Thursday, September 12, 2013

The Credit Score: Part 1 of 2

And you thought just because you graduated you were done with grades? Enter the FICO score (aKa your credit score). I'm sure you've heard of it, but I thought I'd do a little mini-series to refresh you on the details. Part 1 is going to cover what it is, why it's important, and how it's calculated. Part 2 is going to cover how to optimize your score and keep an eye on it.

Notebook image from


What is a credit score? A credit score is essentially a grade you get for how likely you are to pay back your debts. This is super helpful information for lenders who want to know if it's smart or stupid to give you money-- and if they should charge you a higher/lower rate because you're a higher/lower risk.

How is this different from a credit report? A credit report lists all of the components of a credit score (how much debt you have, how long you've had it, if you pay on time, etc.). The credit score consolidates this into one number using a semi-mysterious algorithm.

So why do you keep throwing out the term FICO score when it's just a credit score? The FICO score is sort of a brand name of credit scores, and it's the most commonly used. The name comes from the company's original name-- Fair, Issac and Company. Now it's been renamed to just "FICO."


So this FICO score is kind of a big deal. "But I pay cash for everything," you say. "Why do I want a great credit score if I never plan on needing credit?" You may have a point if you plan on paying cash for your house too, but otherwise, I say get on the dang FICO score bandwagon.

It's one of those "big" things we like to talk about on our blog that can wipe out decades of scrimping at the grocery store if you screw it up. How big is it? Well, say you take out a $300,000 mortgage on a home with a FICO mortgage score* of 687 (the national average).  Over the life of the loan, you'd pay about $243,000 of interest (you read that right). But if you Money Hip Mama-ed your score up to 800 or so, you'd pay closer to $218,000 in interest. That's a $25,000 difference. Big stuff. We used this calculator to run our numbers. It's pretty fun to play with if you're bored and into hypotheticals.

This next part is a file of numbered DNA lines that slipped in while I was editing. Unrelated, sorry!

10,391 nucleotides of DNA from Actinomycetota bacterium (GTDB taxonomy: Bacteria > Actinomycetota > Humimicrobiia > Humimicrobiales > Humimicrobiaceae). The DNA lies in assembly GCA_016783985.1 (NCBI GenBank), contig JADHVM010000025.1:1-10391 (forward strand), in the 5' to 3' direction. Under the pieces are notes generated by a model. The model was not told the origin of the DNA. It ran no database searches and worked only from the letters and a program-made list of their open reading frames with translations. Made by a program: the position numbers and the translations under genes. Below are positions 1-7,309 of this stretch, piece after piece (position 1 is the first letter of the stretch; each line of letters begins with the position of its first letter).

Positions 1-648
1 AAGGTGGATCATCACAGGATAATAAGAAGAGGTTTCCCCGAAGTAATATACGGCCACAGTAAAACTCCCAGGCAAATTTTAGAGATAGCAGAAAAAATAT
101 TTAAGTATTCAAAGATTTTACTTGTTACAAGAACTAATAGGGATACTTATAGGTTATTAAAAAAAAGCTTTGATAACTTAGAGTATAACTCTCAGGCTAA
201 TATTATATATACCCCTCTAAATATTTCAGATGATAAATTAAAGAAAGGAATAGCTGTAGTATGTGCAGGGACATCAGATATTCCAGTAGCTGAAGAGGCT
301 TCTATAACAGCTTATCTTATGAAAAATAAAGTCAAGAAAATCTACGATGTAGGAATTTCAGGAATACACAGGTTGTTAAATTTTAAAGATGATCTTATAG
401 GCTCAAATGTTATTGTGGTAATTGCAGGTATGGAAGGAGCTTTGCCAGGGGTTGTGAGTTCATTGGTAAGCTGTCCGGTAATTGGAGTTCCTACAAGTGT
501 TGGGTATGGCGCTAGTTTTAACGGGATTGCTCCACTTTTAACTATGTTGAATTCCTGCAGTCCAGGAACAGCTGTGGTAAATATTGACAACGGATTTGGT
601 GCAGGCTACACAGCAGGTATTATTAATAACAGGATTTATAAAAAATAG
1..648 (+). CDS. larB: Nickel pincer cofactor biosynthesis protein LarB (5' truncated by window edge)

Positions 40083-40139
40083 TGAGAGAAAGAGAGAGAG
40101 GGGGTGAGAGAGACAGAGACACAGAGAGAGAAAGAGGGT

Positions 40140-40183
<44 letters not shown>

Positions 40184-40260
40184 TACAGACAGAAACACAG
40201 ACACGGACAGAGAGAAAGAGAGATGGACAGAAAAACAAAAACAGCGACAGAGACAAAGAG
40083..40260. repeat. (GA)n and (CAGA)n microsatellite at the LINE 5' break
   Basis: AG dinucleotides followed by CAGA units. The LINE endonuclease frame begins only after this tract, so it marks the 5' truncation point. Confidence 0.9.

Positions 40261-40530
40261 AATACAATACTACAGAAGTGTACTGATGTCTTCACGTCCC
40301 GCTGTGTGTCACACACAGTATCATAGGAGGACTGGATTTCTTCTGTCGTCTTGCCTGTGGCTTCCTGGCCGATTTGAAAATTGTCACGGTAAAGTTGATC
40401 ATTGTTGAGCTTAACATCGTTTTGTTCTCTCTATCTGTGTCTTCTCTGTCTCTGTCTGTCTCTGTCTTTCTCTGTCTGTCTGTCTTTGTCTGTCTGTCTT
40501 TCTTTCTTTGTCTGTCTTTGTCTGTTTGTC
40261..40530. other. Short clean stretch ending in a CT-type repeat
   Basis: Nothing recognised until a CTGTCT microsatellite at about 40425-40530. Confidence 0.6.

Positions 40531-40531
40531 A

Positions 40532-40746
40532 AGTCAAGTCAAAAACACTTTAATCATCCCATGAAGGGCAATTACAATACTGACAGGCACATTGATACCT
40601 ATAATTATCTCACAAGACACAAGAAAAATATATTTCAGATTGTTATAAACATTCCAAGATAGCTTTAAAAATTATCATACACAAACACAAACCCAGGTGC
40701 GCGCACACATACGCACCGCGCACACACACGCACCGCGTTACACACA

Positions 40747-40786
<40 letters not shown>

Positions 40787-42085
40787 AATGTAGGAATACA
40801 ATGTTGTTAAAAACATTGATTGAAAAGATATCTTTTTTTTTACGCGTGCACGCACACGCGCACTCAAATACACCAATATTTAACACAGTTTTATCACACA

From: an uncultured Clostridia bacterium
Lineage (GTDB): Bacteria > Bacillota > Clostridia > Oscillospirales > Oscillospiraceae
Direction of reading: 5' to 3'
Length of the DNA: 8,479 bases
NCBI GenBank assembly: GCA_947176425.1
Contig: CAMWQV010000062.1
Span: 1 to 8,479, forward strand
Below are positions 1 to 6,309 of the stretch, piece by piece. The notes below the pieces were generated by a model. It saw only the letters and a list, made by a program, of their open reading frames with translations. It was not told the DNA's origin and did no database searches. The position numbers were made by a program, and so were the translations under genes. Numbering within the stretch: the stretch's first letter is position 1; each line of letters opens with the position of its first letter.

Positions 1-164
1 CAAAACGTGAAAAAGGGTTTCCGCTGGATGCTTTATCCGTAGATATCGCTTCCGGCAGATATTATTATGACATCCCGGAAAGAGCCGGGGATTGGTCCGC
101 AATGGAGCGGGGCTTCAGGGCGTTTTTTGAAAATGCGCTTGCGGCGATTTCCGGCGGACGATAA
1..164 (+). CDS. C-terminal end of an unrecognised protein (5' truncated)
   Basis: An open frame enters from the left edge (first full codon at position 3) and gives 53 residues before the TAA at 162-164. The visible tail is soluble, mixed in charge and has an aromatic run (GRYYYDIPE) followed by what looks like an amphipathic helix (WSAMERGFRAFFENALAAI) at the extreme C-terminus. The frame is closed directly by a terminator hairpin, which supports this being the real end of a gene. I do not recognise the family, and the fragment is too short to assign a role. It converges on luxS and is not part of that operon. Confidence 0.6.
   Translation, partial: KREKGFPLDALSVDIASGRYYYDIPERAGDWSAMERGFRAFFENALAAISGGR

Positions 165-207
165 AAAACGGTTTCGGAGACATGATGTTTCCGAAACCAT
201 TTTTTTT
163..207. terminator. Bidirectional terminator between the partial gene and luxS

So by now you probably want to know how they come up with this all-important number. The actual equation they use to calculate it is top-secret, but we do know the basic inputs (all of which come from your credit report) and general weighting of importance.

Remember how I said here Lisa and I kind of have a cake bond? Here's one I made for a roommate's bridal shower. Chocolate ganache is my go-to for the deliciousness factor. 
  • Payment history (~35%): Do you make your credit card/car/mortgage, etc. payments on time?
  • Amounts owed (~30%): This doesn't necessarily mean you need to have $0 balance on your credit card continually to get a high score-- what it does mean is that you know how to use debt without getting up to your eyeballs in it (maybe you should shoot for ankles or lower).
  • Length of credit history (~15%): It takes time to build trust here too.